Mammography

Mammography is an X-ray based imaging test of the breast, considered to be the gold standard for breast cancer screening. It is designed to detect early stage breast cancer in women experiencing no symptoms and to detect and diagnose breast disease in women experiencing symptoms such as a lump, pain or nipple discharge.

Screening and Diagnostic Mammography

There are two kinds of mammograms: screening and diagnostic. Screening mammograms involve two x-ray views of each breast. In the event an area of concern is identified, the patient may be called back for special additional views. This happens with about 7-10% of screening mammograms. The vast majority of these tests will be normal, although a small percentage of these follow-up (diagnostic) mammograms reveal breast cancer. For those in need, we offer a high-risk assessment program which provides information about available options.

In California, a doctor’s prescription is not required for you to have a screening mammogram. However, we are required to send a copy of the report to your primary care physician or OB/GYN.

Diagnostic mammograms require more views and are usually indicated in situations where patients have had prior breast surgery, implants or fibrocystic disease. In either exam, screening or diagnostic, the breasts will be temporarily and gently compressed in order to obtain the best possible image.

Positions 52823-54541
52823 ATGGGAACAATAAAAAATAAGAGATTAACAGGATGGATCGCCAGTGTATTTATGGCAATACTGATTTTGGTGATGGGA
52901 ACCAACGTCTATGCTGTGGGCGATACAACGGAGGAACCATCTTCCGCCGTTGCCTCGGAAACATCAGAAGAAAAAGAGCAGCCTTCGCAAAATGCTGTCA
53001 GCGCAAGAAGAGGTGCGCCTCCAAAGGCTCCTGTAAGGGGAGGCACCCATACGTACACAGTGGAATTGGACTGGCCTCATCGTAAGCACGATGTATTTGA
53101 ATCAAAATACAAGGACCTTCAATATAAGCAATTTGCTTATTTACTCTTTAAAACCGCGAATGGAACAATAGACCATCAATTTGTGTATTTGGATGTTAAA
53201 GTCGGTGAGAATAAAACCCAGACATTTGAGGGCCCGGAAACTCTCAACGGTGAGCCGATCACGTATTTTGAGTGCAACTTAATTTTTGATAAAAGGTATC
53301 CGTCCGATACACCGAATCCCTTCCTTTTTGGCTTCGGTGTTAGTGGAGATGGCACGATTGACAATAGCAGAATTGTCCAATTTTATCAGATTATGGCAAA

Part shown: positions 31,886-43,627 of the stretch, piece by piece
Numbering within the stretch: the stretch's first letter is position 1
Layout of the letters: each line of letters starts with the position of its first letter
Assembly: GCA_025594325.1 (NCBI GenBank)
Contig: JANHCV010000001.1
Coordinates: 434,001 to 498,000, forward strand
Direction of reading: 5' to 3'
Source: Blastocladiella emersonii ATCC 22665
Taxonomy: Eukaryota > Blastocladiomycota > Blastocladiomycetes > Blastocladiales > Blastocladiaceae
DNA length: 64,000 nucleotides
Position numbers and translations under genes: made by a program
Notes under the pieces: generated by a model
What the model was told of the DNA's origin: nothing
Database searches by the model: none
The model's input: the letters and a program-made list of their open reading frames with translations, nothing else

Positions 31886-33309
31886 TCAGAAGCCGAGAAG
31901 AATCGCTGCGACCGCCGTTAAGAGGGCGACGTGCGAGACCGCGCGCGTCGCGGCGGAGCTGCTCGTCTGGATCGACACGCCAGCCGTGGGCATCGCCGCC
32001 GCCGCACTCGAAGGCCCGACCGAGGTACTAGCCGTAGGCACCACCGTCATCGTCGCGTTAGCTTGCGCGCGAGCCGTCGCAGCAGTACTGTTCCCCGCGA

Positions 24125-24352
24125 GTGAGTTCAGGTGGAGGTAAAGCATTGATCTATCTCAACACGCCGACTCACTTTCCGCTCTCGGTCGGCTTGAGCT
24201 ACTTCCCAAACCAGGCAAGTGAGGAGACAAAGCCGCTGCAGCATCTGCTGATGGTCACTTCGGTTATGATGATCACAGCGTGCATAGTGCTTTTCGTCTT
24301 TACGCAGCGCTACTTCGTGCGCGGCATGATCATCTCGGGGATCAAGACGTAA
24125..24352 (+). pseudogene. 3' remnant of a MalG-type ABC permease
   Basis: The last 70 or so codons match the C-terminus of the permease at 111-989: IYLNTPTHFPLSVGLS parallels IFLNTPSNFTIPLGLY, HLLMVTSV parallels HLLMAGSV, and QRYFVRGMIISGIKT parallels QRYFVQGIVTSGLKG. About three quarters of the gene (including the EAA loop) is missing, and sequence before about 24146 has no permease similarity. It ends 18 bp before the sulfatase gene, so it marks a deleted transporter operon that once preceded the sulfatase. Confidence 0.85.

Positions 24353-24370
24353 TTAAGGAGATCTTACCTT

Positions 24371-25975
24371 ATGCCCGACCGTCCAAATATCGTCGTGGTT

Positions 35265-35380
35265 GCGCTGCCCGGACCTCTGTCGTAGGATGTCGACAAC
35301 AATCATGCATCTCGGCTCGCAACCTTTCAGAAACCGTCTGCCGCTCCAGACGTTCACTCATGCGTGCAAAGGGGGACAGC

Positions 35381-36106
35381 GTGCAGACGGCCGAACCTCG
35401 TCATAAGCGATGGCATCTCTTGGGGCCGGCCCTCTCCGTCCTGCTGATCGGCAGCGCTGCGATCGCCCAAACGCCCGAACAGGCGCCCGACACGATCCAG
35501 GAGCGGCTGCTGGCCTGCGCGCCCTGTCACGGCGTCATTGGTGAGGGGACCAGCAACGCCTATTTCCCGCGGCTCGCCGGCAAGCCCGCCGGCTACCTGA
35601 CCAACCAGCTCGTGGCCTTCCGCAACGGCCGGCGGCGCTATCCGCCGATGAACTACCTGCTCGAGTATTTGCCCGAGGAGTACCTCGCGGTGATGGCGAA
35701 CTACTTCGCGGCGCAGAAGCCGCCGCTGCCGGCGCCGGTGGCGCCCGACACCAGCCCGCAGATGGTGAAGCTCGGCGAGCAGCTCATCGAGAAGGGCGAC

3D Mammography (Tomosynthesis)

3D mammography, or tomosynthesis, is a recent and significant innovation in breast imaging—approved by the FDA in 2011. Numerous European and American clinical studies have demonstrated that adding tomosynthesis to a screening mammogram increases the cancer detection rate by about 40% and significantly lowers recall rates. It has also been shown to find more invasive cancers earlier than traditional mammography, which is why so many hospitals and imaging centers are adopting this technology.

mammography

When preparing for a mammogram

Mammograms are brief; usually no more than 20 minutes in duration and there is no advance preparation other than to refrain from using any deodorant, powder or lotion on the breasts or under the arms on the day of your exam. Patients should also wear a 2-piece outfit so that they only need to remove their top in the room. Lastly, patients should bring in the name of the facility where their previous mammograms were performed, should we need them for comparison.

If you are pregnant, please tell your doctor or a patient representative before your test.

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